Sandhu was active in the community, volunteering at the United Way for one campaign and served a term as a board member at Vancity Community Foundation.[5] He also served as the spokesperson for the Prof Mohan Singh Memorial Foundation which lobbied for an apology from the federal government for the 1914 Komagata Maru incident.[6] Prime Minister Stephen Harper delivered the apology in August 2008 at a community gathering at Bear Creek in Surrey.[7][8] Sandhu and the group to believed it would be accompanied by an apology in the House of Commons.[9] After expressing disappointment in the limited apology and the lack of acknowledgement in the House of Commons,[10] the government representatives accused Sandhu and the group of engaging in "dirty politics".[11]

Politics

With a snap election expected, the NDP nominated Sandhu as their candidate in the Surrey North riding.[1] While he was nominated in September 2009, the general election was eventually scheduled for May 2011. As the election approached, it became apparent the Surrey North race would be a close race between Sandhu and the incumbent MP Dona Cadman of the Conservative Party.[12][13] With Cadman being criticized for not voting on an HST bill[14] and for being largely absent from the public view,[15][16] Sandhu became the favourite to win.[17] In the May 2 vote, Sandhu defeated Cadman and five other candidates to win the riding with 40% of the vote.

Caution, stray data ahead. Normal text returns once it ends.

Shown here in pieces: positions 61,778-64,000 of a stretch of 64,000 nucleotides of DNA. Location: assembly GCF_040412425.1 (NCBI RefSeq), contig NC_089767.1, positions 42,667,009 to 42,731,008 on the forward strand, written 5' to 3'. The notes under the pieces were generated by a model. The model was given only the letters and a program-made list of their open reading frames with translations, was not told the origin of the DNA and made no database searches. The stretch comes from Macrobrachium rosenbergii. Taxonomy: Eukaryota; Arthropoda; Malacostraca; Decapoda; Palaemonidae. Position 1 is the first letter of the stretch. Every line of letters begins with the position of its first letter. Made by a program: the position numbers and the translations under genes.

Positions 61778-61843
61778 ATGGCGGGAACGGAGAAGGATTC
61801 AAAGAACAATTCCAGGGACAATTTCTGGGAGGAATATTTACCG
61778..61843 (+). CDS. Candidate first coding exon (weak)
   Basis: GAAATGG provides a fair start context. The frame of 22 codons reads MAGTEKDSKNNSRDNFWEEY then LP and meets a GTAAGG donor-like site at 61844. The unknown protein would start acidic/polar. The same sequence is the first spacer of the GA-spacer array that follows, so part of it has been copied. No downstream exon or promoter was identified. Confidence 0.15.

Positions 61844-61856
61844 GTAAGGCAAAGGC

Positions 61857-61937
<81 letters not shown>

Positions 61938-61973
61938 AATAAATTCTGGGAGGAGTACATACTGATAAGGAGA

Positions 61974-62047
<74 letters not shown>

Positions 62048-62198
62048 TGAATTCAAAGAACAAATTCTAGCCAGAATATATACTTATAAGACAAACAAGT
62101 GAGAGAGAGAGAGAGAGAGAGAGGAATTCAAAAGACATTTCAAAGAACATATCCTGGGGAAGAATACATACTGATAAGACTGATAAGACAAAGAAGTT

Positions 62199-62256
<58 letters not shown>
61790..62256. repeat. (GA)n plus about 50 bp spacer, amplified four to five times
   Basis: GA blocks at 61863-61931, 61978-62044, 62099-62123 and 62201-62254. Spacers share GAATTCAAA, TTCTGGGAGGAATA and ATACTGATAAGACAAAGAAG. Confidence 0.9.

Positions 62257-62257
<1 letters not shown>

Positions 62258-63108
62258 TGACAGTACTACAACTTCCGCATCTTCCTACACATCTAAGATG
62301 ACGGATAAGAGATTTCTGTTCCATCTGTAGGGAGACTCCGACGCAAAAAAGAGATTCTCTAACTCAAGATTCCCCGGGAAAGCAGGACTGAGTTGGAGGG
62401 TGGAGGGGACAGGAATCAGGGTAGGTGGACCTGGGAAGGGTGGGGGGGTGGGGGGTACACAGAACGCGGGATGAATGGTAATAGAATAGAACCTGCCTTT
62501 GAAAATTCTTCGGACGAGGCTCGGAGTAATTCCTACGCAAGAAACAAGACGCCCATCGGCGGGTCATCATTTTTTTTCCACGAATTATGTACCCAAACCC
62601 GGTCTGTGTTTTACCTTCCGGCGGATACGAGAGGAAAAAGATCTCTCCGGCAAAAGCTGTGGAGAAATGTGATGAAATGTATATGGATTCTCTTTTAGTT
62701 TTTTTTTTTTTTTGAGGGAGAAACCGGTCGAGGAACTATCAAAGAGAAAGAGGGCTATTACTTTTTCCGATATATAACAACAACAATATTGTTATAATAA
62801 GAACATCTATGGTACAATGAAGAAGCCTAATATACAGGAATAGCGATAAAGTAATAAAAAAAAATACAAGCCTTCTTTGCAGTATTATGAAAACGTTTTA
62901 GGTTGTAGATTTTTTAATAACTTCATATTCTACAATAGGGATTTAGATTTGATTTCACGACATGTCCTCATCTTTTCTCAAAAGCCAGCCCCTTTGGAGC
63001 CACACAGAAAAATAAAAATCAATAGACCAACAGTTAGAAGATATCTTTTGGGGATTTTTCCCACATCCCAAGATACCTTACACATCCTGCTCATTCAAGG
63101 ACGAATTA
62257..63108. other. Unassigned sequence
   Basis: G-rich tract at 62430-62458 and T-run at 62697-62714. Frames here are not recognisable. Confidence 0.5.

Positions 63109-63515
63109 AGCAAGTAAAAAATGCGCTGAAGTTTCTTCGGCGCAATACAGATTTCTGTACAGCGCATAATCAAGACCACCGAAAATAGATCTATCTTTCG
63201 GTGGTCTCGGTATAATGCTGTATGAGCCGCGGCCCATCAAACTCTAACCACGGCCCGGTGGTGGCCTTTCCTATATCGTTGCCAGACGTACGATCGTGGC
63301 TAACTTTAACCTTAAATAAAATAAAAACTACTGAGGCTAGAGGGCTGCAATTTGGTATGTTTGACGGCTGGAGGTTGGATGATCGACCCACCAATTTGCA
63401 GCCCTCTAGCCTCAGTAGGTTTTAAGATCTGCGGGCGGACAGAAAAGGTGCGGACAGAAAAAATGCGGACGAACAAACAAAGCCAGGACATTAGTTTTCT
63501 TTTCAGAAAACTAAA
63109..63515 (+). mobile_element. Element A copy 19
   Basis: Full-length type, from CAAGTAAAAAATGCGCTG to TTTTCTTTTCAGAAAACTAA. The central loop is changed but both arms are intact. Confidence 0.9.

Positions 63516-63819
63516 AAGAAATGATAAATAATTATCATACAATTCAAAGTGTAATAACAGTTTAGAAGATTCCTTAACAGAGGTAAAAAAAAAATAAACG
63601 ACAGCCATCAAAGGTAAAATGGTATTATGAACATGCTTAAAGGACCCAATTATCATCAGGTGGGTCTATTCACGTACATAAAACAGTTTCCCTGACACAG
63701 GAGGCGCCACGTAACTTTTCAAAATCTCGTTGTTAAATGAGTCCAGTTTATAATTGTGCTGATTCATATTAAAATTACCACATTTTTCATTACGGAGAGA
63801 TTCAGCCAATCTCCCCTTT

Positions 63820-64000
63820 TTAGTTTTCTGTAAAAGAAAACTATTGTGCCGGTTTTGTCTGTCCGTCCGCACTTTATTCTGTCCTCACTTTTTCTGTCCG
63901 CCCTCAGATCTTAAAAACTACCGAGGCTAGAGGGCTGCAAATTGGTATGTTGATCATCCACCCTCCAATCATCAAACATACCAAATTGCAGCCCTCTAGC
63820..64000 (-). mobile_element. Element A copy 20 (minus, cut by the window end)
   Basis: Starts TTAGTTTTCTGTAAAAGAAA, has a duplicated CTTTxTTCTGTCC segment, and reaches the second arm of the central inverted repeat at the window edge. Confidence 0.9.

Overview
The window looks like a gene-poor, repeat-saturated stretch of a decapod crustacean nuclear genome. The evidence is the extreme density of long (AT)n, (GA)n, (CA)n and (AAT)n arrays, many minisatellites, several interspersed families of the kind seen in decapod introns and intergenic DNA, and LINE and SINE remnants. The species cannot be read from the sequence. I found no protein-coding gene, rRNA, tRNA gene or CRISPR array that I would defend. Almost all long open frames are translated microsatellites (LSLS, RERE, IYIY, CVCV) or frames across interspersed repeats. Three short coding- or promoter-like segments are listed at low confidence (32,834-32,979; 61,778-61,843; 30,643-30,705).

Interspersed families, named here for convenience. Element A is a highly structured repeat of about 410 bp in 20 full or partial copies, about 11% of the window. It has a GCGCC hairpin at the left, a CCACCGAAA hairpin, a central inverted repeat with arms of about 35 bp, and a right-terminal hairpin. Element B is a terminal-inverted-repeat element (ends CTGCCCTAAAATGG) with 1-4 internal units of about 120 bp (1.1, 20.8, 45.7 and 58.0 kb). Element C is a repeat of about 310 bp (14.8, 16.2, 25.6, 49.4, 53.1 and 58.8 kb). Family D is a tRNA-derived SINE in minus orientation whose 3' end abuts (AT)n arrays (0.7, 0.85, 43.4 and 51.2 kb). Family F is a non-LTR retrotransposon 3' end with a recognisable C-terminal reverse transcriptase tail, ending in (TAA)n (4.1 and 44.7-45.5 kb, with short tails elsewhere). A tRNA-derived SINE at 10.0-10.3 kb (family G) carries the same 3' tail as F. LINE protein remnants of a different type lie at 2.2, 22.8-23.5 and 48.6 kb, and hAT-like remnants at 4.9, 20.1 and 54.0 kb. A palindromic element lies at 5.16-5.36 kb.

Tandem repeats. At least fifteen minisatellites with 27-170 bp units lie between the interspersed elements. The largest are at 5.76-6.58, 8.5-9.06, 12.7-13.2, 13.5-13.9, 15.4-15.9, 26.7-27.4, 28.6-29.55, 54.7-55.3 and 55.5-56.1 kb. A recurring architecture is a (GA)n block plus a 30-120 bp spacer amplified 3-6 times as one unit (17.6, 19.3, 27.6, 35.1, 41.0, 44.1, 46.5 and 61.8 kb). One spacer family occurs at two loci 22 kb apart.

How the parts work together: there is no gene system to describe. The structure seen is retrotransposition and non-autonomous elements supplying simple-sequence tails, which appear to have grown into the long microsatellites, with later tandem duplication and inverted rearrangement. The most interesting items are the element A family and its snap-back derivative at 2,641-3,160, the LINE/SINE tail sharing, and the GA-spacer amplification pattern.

In the 41st Parliament, with Sandhu's New Democratic Party forming the official opposition, party leader Jack Layton appointed him as critic for public safety. As such Sandhu spoke out against the costs of the Conservative government's crime bills which involved minimum sentencing, internet surveillance, and opening large new penal facilities.[18][19][20] Sandhu hosted a public forum at the Surrey campus of SFU concerning public safety and crime issues.[21] He sat on three standing committees: Public Safety and National Security, Justice and Human Rights, and International Trade. During the NDP leadership election, he endorsed Brian Topp.[22] After Thomas Mulcair won, Sandhu was moved to the role of critic on Asia-Pacific Gateway project, effective April 2012.

References

  1. ^ a b "Sandhu gets NDP nod in Surrey-North". The Leader (Surrey, British Columbia). September 21, 2009. p. 1. 
  2. ^ Johnson, Gail (July 3, 1997). "Cabbies cry: 'No fare'".  
  3. ^ a b Richardson, Brendan (January 17, 2002). "Cabbie wants war of words: Angry driver challenges boss of taxi commission over new English test".  
  4. ^ "Lots of cabbies fail standards test [Vancouver's TaxiHost program]".  
  5. ^ "Restaurant owner chosen as NDP candidate". The Peace Arch News ( 
  6. ^ Ditchburn, Jennifer (March 14, 2007). "Otttawa considers options to recognize 1914 ship incident".  
  7. ^ Bolan, Kim (May 12, 2008). "Apology on the way for Indo-Canadians; Komagata Maru turned away in 1914 'was a black mark in nation's history'".